I don't see tribe; I see competitors for a finite resource. I only care about the environment if it's going to affect my ability to go surfing.
(Editor’s note: One week ago, Dan Dob wrote a lovely condemnation of surf culture called, An Open Letter from a Bodyboarder: “You Whored Out Your Culture and Identity For Money and Now it’s Being Taken From You!”. Today, the writer reveals his foray into the upright world.)
Okay, I lied. I’m not a bodyboarder.
Well, I am, but I’m not just a bodyboarder.
I’m also a surfer. Not much of a surfer mind you. The word “serviceable” might be used to describe my ability. I’m out on the solid days, I’m laying down some turns, but I’m realistic about my place in the pecking order.
A move home a decade or so ago, to its mostly soft beachies spawned the out branching in my outlook and equipment.
A bodyboard is a boon in certain waves, a bust in others.
So, I got some foam wrapped in fibreglass, rather than foam wrapped in foam. I practiced, I learned, and I kept waiting for the magic to happen. Once I started surfing on a “proper” board, I’d never be the same etc. Some transformative epoch surely awaited. The higher state of a “real” surfer.
But it never fucking happened.
I hate to break it to ya, but the experience of wave riding ain’t that different, no matter how you’re doing it.
Now it’s incredibly engaging, it the entire centre point of my life, but it’s not the state of nirvana and enlightenment and cure-all that you’d think it to be if you’ve hung around the surfing world long enough.
Nat Young’s currently sprucing his book the The Church of the Open Sky with talk of nature = god, and elders, and tribe and Zen meditation from watching the horizon.
I love Dave Rastovich’s surfing as much as the next everyone else, but I have not been able to get through more than five minutes of his Waterpeople podcast, laced with pseudo-psycho-spirit-babel about the profoundness of water and waves and seas and oceans.
Derek Hynd talks about the experiences he’s had in the water with almost religious fervour.
Maybe this is all a reflection of my atheist bend and evidence-based approach to life, but surfing’s just has never been that deep to me.
I’ve had big waves, heavy waves, waves overseas, waves with my kids and wife. Not a profound life-changer among them.
But, there are a lot of people out there searching for meaning in our late-capitalist societies. Nature, exercise, experience. These are the current buzz tonics for the detachment, depression and deficit of purpose that many seem to suffer in our first world havens.
It’s also the vein of marketing that much of the surfing industry seems to have adopted of late.
Just like when moisturising companies realised that if they marketed to men in the early 2000’s they could expand their market, the surfing industries marketing eyes now extend well beyond the traditional “core” coastal, middle class, white male.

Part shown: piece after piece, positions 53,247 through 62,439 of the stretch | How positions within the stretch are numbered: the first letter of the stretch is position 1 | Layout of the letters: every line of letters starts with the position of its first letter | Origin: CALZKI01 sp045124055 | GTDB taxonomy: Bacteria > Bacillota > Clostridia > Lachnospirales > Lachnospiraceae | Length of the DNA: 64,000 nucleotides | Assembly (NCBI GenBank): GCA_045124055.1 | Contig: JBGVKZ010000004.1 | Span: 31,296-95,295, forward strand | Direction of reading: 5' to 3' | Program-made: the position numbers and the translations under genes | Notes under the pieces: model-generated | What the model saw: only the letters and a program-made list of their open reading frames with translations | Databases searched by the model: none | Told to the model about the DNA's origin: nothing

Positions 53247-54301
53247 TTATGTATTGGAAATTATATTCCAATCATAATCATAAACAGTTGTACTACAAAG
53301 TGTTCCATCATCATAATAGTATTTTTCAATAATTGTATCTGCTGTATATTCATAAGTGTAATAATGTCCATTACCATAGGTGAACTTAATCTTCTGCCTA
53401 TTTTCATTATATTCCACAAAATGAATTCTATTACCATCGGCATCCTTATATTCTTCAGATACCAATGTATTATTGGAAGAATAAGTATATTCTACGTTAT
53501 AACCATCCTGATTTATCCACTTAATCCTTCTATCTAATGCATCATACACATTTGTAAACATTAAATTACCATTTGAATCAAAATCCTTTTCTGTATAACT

See the WSL’s Transformed series. Anything put out by Vans. The whole sub-genre of “cold water” or “desert” clips and films, Byron Bay’s “Murfer” mobs, The Yoga/Surf retreat coming to the tiny village near me, previously more famous for its breakwall, propensity for its fishing fleet to come home with dry nets after late-night rendezvous, low socio-economic community and perhaps the seediest pub on the NSW coast.
The ongoing “greenwashing” hypocrisy of large sections of the surf industry has been covered by others more insightful than me (usually in the comments section). Surfing alone isn’t going to save the reefs, stop big oil or defeat climate change.
Despite the rhetoric, I don’t think surfers sit on some elevated plane of environmental engagement just because they’re in the ocean regularly. Despite being a lifelong Green Party voter, I often feel patronised by the carry-on.
But, it’s a clever premise. You don’t need to rip the absolute shit out of a shortboard and be an aspiring pro to be part of the “transformative surfing lifestyle” narrative that’s pedalled. A board, a desire for betterment, perhaps a bohemian aesthetic and a vibe of caring for Mother Gaia will get you along.
The doors are open, there’s room for everyone in the church of the open sky! Depression, the environment, corporate greed, Indigenous rights, equality of the sexes. Given a chance, surfing can fix it all!
I’m not buying it.
Yes, surfing is good for your health.
Yes, you feel better after any ol’ dip in the ocean. It’s continually challenging and fun. It can give your life purpose and direction.
In my experience, however, the act of paddling out and riding waves holds no spiritual magic, no Shangri-La. For me, it’s never felt like the answer to the ails of the world.
I’m selfish, I’m riding waves for me.
I don’t see tribe; I see competitors for a finite resource.
I only care about environment factors if it’s going to affect my ability to go surfing. I don’t want to lose myself in the desert or the arctic on a transformative quest.
Maybe I’m dead inside, immune to the mystic that others seem to draw from water dancing on the waves.
Maybe Bodyboarders, like gingers, don’t have souls.
Or maybe, just maybe, those who are spokespeople for product are full of shit.